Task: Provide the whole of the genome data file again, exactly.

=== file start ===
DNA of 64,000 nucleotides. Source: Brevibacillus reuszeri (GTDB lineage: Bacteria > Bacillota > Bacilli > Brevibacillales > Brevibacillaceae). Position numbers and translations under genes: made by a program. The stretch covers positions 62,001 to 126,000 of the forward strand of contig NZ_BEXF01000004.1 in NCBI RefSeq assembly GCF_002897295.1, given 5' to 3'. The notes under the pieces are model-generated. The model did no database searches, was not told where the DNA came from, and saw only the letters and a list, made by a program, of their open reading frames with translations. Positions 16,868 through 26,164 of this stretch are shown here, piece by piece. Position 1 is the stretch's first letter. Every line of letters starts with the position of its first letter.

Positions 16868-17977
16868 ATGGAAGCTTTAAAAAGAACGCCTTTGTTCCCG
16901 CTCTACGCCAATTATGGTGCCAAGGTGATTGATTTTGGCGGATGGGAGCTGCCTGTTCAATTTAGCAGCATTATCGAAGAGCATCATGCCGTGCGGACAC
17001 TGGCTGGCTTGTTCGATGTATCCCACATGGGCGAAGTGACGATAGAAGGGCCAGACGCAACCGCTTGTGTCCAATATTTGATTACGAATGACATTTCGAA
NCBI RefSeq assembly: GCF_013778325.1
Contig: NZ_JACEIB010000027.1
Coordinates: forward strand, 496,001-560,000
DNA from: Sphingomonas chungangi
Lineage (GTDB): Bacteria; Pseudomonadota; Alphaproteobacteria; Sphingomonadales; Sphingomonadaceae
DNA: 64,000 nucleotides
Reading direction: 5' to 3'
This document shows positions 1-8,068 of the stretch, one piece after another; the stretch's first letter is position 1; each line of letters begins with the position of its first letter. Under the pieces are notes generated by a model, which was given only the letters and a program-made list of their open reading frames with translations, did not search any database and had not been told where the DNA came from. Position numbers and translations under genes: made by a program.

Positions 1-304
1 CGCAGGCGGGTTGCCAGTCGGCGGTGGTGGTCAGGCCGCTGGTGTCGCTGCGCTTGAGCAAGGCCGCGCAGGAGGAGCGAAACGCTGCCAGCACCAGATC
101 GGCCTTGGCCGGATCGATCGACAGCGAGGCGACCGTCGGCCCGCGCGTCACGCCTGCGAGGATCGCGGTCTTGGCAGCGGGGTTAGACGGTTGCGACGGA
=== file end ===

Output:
DNA of 64,000 nucleotides. Source: Brevibacillus reuszeri (GTDB lineage: Bacteria > Bacillota > Bacilli > Brevibacillales > Brevibacillaceae). Position numbers and translations under genes: made by a program. The stretch covers positions 62,001 to 126,000 of the forward strand of contig NZ_BEXF01000004.1 in NCBI RefSeq assembly GCF_002897295.1, given 5' to 3'. The notes under the pieces are model-generated. The model did no database searches, was not told where the DNA came from, and saw only the letters and a list, made by a program, of their open reading frames with translations. Positions 16,868 through 26,164 of this stretch are shown here, piece by piece. Position 1 is the stretch's first letter. Every line of letters starts with the position of its first letter.

Positions 16868-17977
16868 ATGGAAGCTTTAAAAAGAACGCCTTTGTTCCCG
16901 CTCTACGCCAATTATGGTGCCAAGGTGATTGATTTTGGCGGATGGGAGCTGCCTGTTCAATTTAGCAGCATTATCGAAGAGCATCATGCCGTGCGGACAC
17001 TGGCTGGCTTGTTCGATGTATCCCACATGGGCGAAGTGACGATAGAAGGGCCAGACGCAACCGCTTGTGTCCAATATTTGATTACGAATGACATTTCGAA
NCBI RefSeq assembly: GCF_013778325.1
Contig: NZ_JACEIB010000027.1
Coordinates: forward strand, 496,001-560,000
DNA from: Sphingomonas chungangi
Lineage (GTDB): Bacteria; Pseudomonadota; Alphaproteobacteria; Sphingomonadales; Sphingomonadaceae
DNA: 64,000 nucleotides
Reading direction: 5' to 3'
This document shows positions 1-8,068 of the stretch, one piece after another; the stretch's first letter is position 1; each line of letters begins with the position of its first letter. Under the pieces are notes generated by a model, which was given only the letters and a program-made list of their open reading frames with translations, did not search any database and had not been told where the DNA came from. Position numbers and translations under genes: made by a program.

Positions 1-304
1 CGCAGGCGGGTTGCCAGTCGGCGGTGGTGGTCAGGCCGCTGGTGTCGCTGCGCTTGAGCAAGGCCGCGCAGGAGGAGCGAAACGCTGCCAGCACCAGATC
101 GGCCTTGGCCGGATCGATCGACAGCGAGGCGACCGTCGGCCCGCGCGTCACGCCTGCGAGGATCGCGGTCTTGGCAGCGGGGTTAGACGGTTGCGACGGA